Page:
The further development of the "Melitta Filter"
It's now a classic in the "Pour Over" segment - the V60 "Dripper" from Hario. But what makes him so special? Hario was once just a Japanese glass manufacturer. But then the company developed the classic filter further. The hole has been enlarged, the filter paper of higher quality and lamellae on the edge have been added, which ensures an even outflow. No more artificially limiting the flow rate with a tiny hole, and off you go into the world of specialty coffee, where the degree of grinding and the consistency of the ground coffee determine the result.
In addition to the V60 filter holder, you need a (hand) mill, a cup or jug, a kettle (ideally temperature-controlled such as Fellow EKG ), a scale and of course suitable filter paper for the preparation. Unfortunately, permanent filters made of metal or fabric do not give the same good result.
Parameters at a glance
|degree of grinding||amount of coffee||amount of water||temperature||total duration|
|Middle||18-24g||300ml||92-96 degrees||3-4 minutes|
Just add water and the coffee is ready?
Of course it's possible, but since we want to get the most out of the bean, here are some details to consider besides the parameters:
- Switch on the kettle and set the temperature if necessary. Since this step takes the longest, let's start with it.
- Weigh the grist with a good scale . Choose a medium grind, which is slightly coarser than fine table salt. Please do not use pre-ground coffee, as the aromas also disappear very quickly here.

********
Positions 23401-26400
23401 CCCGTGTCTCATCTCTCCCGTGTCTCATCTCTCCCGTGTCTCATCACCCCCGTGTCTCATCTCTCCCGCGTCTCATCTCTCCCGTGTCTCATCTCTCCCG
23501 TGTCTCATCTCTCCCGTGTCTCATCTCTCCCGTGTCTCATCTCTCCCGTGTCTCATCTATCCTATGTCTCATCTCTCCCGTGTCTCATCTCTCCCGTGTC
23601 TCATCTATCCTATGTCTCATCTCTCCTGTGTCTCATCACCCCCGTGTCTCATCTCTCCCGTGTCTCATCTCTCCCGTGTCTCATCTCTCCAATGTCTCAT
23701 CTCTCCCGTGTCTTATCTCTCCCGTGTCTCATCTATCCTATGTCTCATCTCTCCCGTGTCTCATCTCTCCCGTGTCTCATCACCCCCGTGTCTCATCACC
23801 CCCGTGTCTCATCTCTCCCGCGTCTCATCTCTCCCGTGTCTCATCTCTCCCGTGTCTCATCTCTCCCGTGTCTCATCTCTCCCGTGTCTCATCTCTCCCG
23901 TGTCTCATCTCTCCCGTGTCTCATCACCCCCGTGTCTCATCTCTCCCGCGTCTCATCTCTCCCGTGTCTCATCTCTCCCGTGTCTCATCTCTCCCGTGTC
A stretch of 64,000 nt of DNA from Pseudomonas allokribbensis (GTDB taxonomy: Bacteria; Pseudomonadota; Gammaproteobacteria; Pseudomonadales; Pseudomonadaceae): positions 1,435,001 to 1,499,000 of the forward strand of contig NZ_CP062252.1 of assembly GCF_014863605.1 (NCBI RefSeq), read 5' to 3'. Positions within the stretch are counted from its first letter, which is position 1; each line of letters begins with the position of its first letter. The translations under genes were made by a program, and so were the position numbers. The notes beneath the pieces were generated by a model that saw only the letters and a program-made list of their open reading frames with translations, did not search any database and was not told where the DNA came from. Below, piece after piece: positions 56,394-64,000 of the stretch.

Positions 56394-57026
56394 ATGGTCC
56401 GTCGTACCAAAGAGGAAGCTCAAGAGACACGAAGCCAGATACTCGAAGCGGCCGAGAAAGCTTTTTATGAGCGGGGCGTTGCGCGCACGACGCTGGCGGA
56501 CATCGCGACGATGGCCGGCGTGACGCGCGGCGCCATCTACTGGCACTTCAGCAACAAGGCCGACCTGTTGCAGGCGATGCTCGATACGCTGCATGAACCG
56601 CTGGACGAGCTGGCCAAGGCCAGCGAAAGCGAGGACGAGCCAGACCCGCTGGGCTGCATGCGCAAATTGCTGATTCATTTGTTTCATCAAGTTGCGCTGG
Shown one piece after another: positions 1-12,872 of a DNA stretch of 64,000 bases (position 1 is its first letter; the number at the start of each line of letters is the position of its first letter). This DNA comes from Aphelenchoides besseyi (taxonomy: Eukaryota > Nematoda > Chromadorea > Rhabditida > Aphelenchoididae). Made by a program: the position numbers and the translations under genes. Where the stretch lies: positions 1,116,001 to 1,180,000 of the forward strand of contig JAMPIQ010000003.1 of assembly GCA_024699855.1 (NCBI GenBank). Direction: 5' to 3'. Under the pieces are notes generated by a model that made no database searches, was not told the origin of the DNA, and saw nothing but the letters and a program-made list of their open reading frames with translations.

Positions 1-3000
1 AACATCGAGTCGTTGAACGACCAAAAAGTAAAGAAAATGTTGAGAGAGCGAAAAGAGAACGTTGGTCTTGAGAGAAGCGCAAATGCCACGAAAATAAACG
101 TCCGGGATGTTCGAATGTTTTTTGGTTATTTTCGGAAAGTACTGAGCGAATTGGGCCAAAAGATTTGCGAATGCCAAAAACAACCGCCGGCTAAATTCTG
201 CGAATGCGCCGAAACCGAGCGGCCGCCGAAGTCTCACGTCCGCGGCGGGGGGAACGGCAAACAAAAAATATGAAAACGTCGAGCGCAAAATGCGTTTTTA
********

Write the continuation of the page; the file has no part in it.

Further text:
- If you have a hand grinder, grind the coffee while the kettle heats up. Otherwise shortly before.
- If the water is hot, first wash the filter thoroughly with 50-60ml of water to remove the paper taste.
- Now put the grist in the filter and shake the filter holder slightly to get it flat.
Caution: If the kettle has no temperature control: open the lid after boiling and wait 1-2 minutes
- Put everything on the scale and set it to 0. Start timer on scale or stopwatch.
- Now we cover the grist completely with water and wait 30s . Depending on the amount of coffee, this should be 50-100ml. This process is called blooming and enhances the taste by giving excess Co2 time to escape from the grind. This can be recognized by the formation of bubbles.
- Now we fill the water in spiral movements from the inside out until we have about half the desired amount. This enables us to achieve a more even extraction - a major advantage of the hand filter over the coffee machines.
- We wait a few seconds and let the water drain a little.
- Finally, we fill in the rest of the water - continue to move in a spiral.
- And your pour over is ready!
Somehow I don't like it
Case 1: The coffee tastes too bitter or generally too strong. The brewing time probably took a lot longer than 3 minutes, so 5 minutes and up.
Myth: Filter coffee is bad and unhealthy!
Unfortunately, the misconception that filter coffee basically tastes bad or is unhealthy for the stomach persists to this day. In fact, it is due to the fact that, in addition to the often poor quality of the beans, the filter coffee from a machine usually brews for a very long time and is locally very strongly over-extracted by dripping it onto the same spot. As a result, many more tannins are dissolved, which can be difficult for your stomach.
In addition, common filter machines in the office or in bakeries "keep the coffee warm" at a high temperature for a long time. The fine suspended particles that could not be removed by the filter continue to be extracted and the coffee tastes even more bitter or hits the stomach even more.
So it's best to keep your hands off the bad coffee and enjoy the fresh taste and health.